- Relaxin is thought to be important in relaxation
of the soft tissues around the pelvis. Detectable after 25 days of
gestation relaxin from the fetal-placental unit declines abruptly
- Prolactin from the anterior pituitary increases
at day 35 and peaks at about day 50 of gestation to term.
Prolactin is important for mammary development, evident around
24-48 hours before parturition, and subsequent lactation.
- Estradiol concentrations are variable during
pregnancy but the concentration surges about 9 days before
- It is theorized that initiation of parturition in
the queen is similar to that documented in the ewe. An initial
fetal cortisol rise alters placental progesterone production into
estrogen. The estrogen causes a release of prepartum
prostaglandin. The prostaglandin, or the abrupt decline in
progesterone, may have a hypothermic effect on the queen; an
effect observed in a drop of the rectal temperature of the queen
during the first stage of labor.
- The queen can control parturition to some extent,
therefore it is important that the queen be in a secluded,
comfortable area for queening. Provision of a queening or nesting
box 7 days prepartum will give the queen familiar surroundings for
parturition. She may be placed in total isolation, in a prepared
queening box, in an area of the queen's choosing, or in the
company of a trusted human companion.
- Parturition may last as long as 24-36 hours, but
kittens are usually expelled after a mild labor of 30-60 minutes
and a 5-10 minute period of intense labor. After the birth of a
single kitten, the queen may not exhibit signs of labor for 30-120
minutes. Usually each individual placenta is passed after each
kitten or it may be passed after a subsequent kitten. The queen
commonly ingests the placenta and then cleans the kittens.
Abnormal Parturition (Dystocia)
- Dystocia is not normally a problem in the
healthy, physically conditioned queen.
- Dystocia is most commonly associated with the
birth of the first kitten.
- After delivery of the first kitten, parturition
usually proceeds normally.
- Diagnosis of dystocia can be based upon any of
the following observations during queening:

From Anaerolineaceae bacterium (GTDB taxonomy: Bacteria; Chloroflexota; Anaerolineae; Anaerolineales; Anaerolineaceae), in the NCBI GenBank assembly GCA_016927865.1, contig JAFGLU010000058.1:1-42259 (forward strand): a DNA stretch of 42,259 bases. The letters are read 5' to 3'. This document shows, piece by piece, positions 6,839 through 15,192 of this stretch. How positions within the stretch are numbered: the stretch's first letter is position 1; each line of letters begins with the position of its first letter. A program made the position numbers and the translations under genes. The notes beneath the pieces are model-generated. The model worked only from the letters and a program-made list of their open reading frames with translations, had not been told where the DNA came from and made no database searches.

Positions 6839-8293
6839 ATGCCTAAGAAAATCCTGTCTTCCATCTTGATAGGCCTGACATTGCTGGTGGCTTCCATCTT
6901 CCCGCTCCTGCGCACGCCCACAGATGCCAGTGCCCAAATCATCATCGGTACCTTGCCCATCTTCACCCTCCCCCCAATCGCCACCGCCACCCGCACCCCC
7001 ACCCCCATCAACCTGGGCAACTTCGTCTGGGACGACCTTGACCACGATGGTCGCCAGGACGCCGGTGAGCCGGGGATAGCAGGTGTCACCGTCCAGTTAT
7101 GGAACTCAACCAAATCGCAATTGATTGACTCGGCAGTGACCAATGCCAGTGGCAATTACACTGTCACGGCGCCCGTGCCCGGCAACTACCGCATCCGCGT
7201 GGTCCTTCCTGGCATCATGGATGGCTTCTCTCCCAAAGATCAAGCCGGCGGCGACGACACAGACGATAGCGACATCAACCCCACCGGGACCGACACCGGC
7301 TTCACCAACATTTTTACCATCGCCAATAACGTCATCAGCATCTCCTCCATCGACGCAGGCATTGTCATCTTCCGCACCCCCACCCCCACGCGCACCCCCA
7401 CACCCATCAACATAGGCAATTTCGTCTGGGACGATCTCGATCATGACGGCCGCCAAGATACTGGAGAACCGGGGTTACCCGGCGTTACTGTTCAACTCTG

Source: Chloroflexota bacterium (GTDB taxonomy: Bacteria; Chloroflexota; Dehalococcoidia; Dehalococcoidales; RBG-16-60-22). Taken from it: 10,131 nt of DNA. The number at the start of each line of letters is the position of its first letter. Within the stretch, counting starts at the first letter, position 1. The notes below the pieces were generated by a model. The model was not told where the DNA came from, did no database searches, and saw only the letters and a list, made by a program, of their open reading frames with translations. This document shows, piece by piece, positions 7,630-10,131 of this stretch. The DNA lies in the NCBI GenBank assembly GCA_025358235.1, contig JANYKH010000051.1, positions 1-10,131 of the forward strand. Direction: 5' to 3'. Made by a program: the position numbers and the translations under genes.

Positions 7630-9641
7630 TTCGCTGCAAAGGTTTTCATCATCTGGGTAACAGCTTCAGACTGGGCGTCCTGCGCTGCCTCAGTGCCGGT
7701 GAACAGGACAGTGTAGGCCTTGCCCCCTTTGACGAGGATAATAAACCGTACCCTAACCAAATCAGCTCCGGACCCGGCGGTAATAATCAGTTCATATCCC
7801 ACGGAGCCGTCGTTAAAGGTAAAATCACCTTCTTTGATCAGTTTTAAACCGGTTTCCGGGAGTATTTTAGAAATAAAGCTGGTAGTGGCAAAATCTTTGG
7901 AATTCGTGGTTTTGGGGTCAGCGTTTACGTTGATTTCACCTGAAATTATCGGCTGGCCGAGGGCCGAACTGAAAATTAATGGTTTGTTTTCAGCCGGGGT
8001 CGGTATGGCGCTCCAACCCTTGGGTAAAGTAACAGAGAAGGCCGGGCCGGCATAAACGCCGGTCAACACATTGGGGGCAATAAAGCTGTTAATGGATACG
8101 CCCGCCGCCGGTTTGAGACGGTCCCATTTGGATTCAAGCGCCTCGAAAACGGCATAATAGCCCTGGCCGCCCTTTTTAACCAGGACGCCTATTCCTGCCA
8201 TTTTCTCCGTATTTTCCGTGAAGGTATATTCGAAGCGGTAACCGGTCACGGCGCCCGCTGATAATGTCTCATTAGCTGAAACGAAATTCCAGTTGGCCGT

- 1) 20 minutes of intense labor without a kitten
- 2) 10 minutes of intense labor when a kitten is
visible in the birth canal;
- 3) acute depression;
- 4) elevation of body temperature; or
- 5) the presence of fresh blood for more than 10
Maternal vs fetal
- When a dystocia is diagnosed, it is important to
differentiate between a fetal and maternal dystocia in order to
proceed with the correct therapeutic measures.
- Fetal dystocias are caused by oversized or
malpositioned fetuses in the uterus or birth canal.
- Maternal dystocias are caused by failures of the
queen to pass normal sized kittens.
- Maternal dystocias include uterine inertia, small
pelvic diameter, uterine torsion, uterine rupture and ectopic
- Fetal dystocia can usually be corrected if the
kitten can be palpated per vaginum by liberally applying
lubricant, and allowing the queen to continue with parturition.
- Cleanliness is essential when entering the birth
canal, because introduction of bacteria into the uterus during
manipulations can be a major cause of postparturient metritis.
- If the kitten cannot be palpated per vaginum, it
is best to radiograph the queen to determine the kittens' position
and relative size.
- Very small litters tend to have larger, oversized
kittens that cause dystocia. In these cases, cesarean section is
the preferred method to correct the dystocia since excessive
manipulation or use of instruments harm the kittens and queen.
- Maternal dystocias are most commonly caused by
uterine inertia. Uterine inertia occurs when the birth process has
exhausted the uterine musculature making contractions impossible
- non rhythmic (secondary uterine inertia). It can
also occur when the uterine musculature has insufficient
uterotonic stimulation from oxytocin (primary uterine inertia).
- Uterine inertia can be treated by administration
of oxytocin at a dosage of 2-4 IU IM every 20 minutes. If oxytocin
fails, 1-2 ml of 10% calcium gluconate solution can be
- slowly intravenously.
section should be considered the best
option for saving the litter if these efforts fail.
- Because the duration of normal parturition may be
up to 24 hours, determining exactly when a queen is experiencing
dystocia may be difficult. It must be remembered however, that
normal parturition can be prolonged and that placing a queen in a
secluded queening area may be the best option for the queen and
the client. Because the queen can voluntarily control parturition,
excessive intervention by humans can actually prolong the length
of parturition or delay its onset.
- If the queen has signs of acute depression,
elevation of body temperature or fresh blood coming from the
vagina; uterine torsion, uterine rupture, or ectopic pregnancies
should be considered. Although these are uncommon signs, upon
seeing them, the dystocia is best handled via
to maximize the queens chances for survival.